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Referenced by
Citing PatentFiling datePublication dateApplicantTitle
US8408304 *Mar 25, 2009Apr 2, 2013Baker Hughes IncorporatedPump mechanism for cooling of rotary bearings in drilling tools and method of use thereof
WO2014116890A1 *Jan 24, 2014Jul 31, 2014Baker Hughes IncorporatedSystems and methods for preventing electrical arcing between components of rotor bearings
Classifications
U.S. Classification384/97
International ClassificationF16C33/10, E21B4/00, H02K7/08, F16C17/02
Cooperative ClassificationE21B4/003, F16C17/02, H02K7/083, H02K7/088, F16C33/1085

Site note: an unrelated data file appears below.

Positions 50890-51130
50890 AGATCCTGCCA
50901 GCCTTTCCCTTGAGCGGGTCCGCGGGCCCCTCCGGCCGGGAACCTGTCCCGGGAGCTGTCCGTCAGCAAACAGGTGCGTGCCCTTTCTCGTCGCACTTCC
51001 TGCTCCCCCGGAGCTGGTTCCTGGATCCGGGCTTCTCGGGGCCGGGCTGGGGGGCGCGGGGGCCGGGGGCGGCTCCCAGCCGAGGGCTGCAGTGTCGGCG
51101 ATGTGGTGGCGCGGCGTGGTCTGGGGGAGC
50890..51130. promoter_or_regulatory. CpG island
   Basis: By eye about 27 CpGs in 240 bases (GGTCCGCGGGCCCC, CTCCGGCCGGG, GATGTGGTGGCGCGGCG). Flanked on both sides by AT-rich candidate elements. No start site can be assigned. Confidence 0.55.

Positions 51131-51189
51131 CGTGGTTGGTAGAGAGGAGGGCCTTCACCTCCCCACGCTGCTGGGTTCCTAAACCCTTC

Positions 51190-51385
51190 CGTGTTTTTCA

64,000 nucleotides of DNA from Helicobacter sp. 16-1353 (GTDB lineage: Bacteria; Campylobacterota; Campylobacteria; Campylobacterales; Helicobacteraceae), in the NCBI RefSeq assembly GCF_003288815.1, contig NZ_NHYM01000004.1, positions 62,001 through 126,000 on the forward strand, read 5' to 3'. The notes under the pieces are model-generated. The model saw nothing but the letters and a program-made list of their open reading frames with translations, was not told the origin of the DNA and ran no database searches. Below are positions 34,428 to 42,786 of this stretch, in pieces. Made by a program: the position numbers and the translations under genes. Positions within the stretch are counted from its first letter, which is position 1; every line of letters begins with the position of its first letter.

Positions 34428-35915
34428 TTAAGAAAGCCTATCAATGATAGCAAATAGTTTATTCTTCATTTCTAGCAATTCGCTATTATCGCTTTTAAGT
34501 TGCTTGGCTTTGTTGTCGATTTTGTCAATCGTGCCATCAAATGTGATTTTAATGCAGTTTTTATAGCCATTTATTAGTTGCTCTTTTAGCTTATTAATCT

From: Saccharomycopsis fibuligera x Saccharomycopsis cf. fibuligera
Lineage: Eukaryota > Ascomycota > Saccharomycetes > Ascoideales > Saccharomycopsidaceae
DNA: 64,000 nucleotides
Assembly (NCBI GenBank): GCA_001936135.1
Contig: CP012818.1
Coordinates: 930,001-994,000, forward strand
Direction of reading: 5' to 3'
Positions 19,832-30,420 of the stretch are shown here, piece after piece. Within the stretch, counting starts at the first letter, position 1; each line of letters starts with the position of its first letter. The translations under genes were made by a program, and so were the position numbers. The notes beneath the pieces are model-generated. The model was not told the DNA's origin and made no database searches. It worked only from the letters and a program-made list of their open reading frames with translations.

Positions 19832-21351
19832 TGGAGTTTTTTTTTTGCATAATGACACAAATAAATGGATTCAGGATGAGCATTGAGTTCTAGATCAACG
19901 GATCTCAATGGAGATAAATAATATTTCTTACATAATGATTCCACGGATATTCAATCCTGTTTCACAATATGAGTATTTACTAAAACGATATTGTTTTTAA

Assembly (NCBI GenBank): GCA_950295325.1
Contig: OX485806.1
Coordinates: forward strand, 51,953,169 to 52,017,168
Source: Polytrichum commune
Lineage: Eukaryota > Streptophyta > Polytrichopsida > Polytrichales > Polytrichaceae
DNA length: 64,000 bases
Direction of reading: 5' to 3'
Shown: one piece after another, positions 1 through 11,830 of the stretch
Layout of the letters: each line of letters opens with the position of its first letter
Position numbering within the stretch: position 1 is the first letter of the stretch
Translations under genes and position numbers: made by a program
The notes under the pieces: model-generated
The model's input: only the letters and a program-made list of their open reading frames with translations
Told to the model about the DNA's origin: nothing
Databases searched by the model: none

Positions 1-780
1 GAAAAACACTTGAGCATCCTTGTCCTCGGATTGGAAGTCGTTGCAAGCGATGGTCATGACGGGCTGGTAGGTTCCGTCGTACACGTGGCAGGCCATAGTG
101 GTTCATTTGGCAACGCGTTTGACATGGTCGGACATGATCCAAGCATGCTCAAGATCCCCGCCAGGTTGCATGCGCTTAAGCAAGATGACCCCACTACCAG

European ClassificationF16C33/10L5R, F16C17/02, H02K7/08C, E21B4/00B, H02K7/08E1
Legal Events
DateCodeEventDescription
Jan 29, 2003ASAssignment
Owner name: WOOD GROUP ESP, INC., OKLAHOMA
Free format text: ASSIGNMENT OF ASSIGNORS INTEREST;ASSIGNOR:SAKAMOTO, STEPHEN M.;REEL/FRAME:013719/0701
Effective date: 20030129
Owner name: WOOD GROUP ESP, INC. 5500 S.E. 59TH STREETOKLAHOMA
Free format text: ASSIGNMENT OF ASSIGNORS INTEREST;ASSIGNOR:SAKAMOTO, STEPHEN M. /AR;REEL/FRAME:013719/0701
Owner name: WOOD GROUP ESP, INC. 5500 S.E. 59TH STREETOKLAHOMA
Free format text: ASSIGNMENT OF ASSIGNORS INTEREST;ASSIGNOR:SAKAMOTO, STEPHEN M. /AR;REEL/FRAME:013719/0701
Effective date: 20030129
Apr 1, 2008FPAYFee payment
Year of fee payment: 4
Jul 5, 2012FPAYFee payment
Year of fee payment: 8
Nov 25, 2014ASAssignment
Owner name: GE OIL & GAS ESP, INC., OKLAHOMA
Free format text: CHANGE OF NAME;ASSIGNOR:WOOD GROUP ESP, INC.;REEL/FRAME:034454/0658
Effective date: 20110518